When Michigan City High School Principal, Candy Van Buskirk, was a senior in high school, she would have never thought she would end up being the driving force in Michigan City’s educational atmosphere. Today, she wouldn’t have it any other way.
Van Buskirk originally came to Northwest Indiana when a friend she met while coaching basketball at Moody Bible Institute suggested she start a basketball camp in the La Porte area. After hosting basketball camps in the region and New Buffalo, Michigan, for years, she eventually moved her family from Rochester, New York, to New Buffalo when a teaching/coaching position opened up in the area. This led her to becoming an Associate Principal at New Prairie High School, and, last year, she joined the pack at MCHS.
“It is amazing where just meeting people and following your passions can take you,” said Van Buskirk, while sitting at her desk at the helm of MCHS.
Although education is her passion, she did not originally see herself pursuing a career in the field. In fact, as she was about to take the MCAT in college, a coach who had previously worked with her at a basketball camp confronted her about her talents unrelated to biomedical sciences.
“I had run basketball camps for her and different things involving kids, and I had really enjoyed working with students,” Van Buskirk reminisced. “She just said, ‘You might want to think about education.’ I continued down the biomed route and was applying to med schools, then I was hired right out of college to coach in Miami, Ohio. There, I was able to teach and work with high school students, and I loved it!”
Since her first coaching gig, Van Buskirk has coached a basketball team every year until this year. However, she now “lives vicariously through the athletes on the basketball team.” Basketball plays a large role in MCHS culture, so Van Buskirk feels right at home.
Van Buskirk’s children also attend classes at MCHS, making the school feel even more like home. Her son Dawson is a sophomore and currently holds the title of Class President. Her daughter Sela is an eighth grader at Barker Middle School, but she attends classes at MCHS through the new Transition Cohort program. Through this program, which is currently in its pilot year, students who meet certain standardized testing requirements can take Spanish 1, Biology, and Algebra 1 with MCHS teachers.
“Right now we have sixth grade students and seventh grade students taking Pre-Algebra because it’s our first move. We have eighth grade students taking Algebra 1 because we didn’t have any Pre-Algebra at the lower levels. Next year, this year’s sixth graders will take Algebra 1 as seventh graders, and eighth graders will come over and take geometry.” said Van Buskirk.
This is not the only innovative move she has catalyzed as principal; this is also the first year that all MCHS students have their own Chromebooks. The initiative was funded by a $600,000 grant from Michigan City, and students are using those computers as their textbooks. Incorporating as much “21st century technology” into the classroom as possible has been a goal of MCHS for a years.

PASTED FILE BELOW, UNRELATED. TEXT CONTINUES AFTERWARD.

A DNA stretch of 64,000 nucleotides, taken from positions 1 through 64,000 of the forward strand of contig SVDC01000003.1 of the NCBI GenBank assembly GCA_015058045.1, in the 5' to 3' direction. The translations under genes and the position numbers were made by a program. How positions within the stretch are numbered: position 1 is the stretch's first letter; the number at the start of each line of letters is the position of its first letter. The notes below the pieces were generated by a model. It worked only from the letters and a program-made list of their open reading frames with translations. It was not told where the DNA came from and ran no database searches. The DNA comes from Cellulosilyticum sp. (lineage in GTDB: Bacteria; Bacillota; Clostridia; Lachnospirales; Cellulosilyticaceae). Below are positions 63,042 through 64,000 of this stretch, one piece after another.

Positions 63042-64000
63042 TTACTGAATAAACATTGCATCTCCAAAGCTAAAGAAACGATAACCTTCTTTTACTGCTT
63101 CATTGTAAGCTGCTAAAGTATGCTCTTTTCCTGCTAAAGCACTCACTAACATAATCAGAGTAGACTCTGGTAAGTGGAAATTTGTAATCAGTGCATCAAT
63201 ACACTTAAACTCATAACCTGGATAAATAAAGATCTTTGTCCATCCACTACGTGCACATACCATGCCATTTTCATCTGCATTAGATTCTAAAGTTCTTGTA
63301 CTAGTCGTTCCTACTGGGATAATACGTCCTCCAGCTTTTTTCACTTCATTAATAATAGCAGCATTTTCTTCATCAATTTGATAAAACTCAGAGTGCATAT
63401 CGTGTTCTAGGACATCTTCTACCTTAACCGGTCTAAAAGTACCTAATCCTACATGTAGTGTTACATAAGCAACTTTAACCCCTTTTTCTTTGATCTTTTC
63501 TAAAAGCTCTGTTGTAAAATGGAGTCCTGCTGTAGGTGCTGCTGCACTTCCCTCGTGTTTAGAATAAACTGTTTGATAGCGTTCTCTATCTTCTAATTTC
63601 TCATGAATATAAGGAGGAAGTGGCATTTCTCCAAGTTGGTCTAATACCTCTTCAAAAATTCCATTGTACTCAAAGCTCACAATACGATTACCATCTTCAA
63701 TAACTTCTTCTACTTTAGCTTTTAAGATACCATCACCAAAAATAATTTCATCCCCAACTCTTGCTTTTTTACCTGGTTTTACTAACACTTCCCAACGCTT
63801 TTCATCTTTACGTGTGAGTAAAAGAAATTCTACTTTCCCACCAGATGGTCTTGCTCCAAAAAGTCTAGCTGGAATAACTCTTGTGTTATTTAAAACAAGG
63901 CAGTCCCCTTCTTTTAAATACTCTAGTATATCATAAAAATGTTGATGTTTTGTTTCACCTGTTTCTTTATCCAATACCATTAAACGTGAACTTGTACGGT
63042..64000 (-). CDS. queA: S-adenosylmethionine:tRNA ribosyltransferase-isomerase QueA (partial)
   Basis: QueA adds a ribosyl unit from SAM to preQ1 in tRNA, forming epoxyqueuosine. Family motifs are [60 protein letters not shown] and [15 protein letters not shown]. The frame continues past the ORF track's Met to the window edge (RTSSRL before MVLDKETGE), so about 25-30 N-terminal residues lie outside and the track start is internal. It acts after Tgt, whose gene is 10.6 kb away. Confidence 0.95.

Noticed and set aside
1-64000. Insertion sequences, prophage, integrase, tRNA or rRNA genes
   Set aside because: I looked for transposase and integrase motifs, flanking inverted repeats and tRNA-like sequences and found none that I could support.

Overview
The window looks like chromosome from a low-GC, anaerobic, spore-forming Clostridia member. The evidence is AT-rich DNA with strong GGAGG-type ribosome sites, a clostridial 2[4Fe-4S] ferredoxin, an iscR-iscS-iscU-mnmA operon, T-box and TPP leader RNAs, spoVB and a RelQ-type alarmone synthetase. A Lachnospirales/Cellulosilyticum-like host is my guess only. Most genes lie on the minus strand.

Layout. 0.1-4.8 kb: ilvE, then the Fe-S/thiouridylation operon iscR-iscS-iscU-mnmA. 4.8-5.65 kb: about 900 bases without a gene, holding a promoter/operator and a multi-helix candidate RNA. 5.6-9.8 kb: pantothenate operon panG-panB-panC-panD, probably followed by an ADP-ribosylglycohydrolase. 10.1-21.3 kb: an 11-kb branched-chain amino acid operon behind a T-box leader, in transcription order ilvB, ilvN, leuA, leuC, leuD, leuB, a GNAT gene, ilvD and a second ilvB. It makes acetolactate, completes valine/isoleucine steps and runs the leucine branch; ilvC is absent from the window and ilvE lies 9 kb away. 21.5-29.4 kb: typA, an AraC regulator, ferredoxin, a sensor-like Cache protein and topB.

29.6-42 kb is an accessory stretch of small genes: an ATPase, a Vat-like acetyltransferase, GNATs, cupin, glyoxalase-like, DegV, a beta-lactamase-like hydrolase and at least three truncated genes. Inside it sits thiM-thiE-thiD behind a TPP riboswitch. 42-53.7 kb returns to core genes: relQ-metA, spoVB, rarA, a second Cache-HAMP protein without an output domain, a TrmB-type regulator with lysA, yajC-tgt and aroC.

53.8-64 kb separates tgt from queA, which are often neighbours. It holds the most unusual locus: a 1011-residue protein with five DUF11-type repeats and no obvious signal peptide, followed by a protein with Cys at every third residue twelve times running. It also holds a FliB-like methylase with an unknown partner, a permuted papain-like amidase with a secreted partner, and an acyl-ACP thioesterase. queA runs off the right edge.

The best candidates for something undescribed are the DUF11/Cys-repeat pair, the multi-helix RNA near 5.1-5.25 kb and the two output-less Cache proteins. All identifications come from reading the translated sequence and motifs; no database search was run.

“With our Chromebooks, we’ve had professional development where teachers are adding pull everywhere. Kahoot, Flipgrid, and Triller videos are used in their classrooms in order to make [MCHS] an engaging, fun environment to be in,” said Van Buskirk.
Michigan City, as a whole, is very focused on providing an enjoyable environment for its citizens and visitors, as shown through the city’s slogan, “Create. Play. Repeat.” Through Van Buskirk’s efforts, MCHS students are preparing to be Michigan City’s next generation of creators. Recently, students gathered in the parking lot for Pizza and Painting Night. Each student driver was assigned their own parking place, and they were able to paint any design on their spot.
“I had students purchase their parking passes, and we assigned them their own spots. The goal behind it was that they would have the opportunity to paint the space and make it their own. It was so fun to see the creativity, and it was so fun to see the family that came out to help them paint their spots,” said Van Buskirk.
Engaging students and their families in both MCHS initiatives and the community in general is one of Van Buskirk’s primary goals as principal. In the past, banners featuring varsity football players hung proudly down Franklin St. each year during the season. This year, Van Buskirk printed banners for each senior athlete, and those will hang throughout the athletes’ seasons. At the end of the year, portraits of each distinguished graduate will be displayed as well.
“All of our senior athletes work very hard, and I think it’s very important that we honor that,” said Van Buskirk as she sat next to a fresh stack of banners. “It also honors their families and the time that they’ve put in.”
In addition to these banners, two more will hang with the message “One City. One Pack.” written on them. This is the new motto for Michigan City High School, and Van Buskirk is happy to see it unite the Michigan City area and MCHS.
“Michigan City is a great community to be a part of. I’m proud to see my own children in this environment that provides so many opportunities. Whatever you want to do, it’s a possibility here because of the options that we have in Michigan City. Our staff and our students are at a point where they’re hungry to continue that movement forward,” said Van Buskirk.
The wolfpack is, indeed, hungry for knowledge and progress, and through her many successful initiatives, Van Buskirk has proven herself to be the perfect alpha.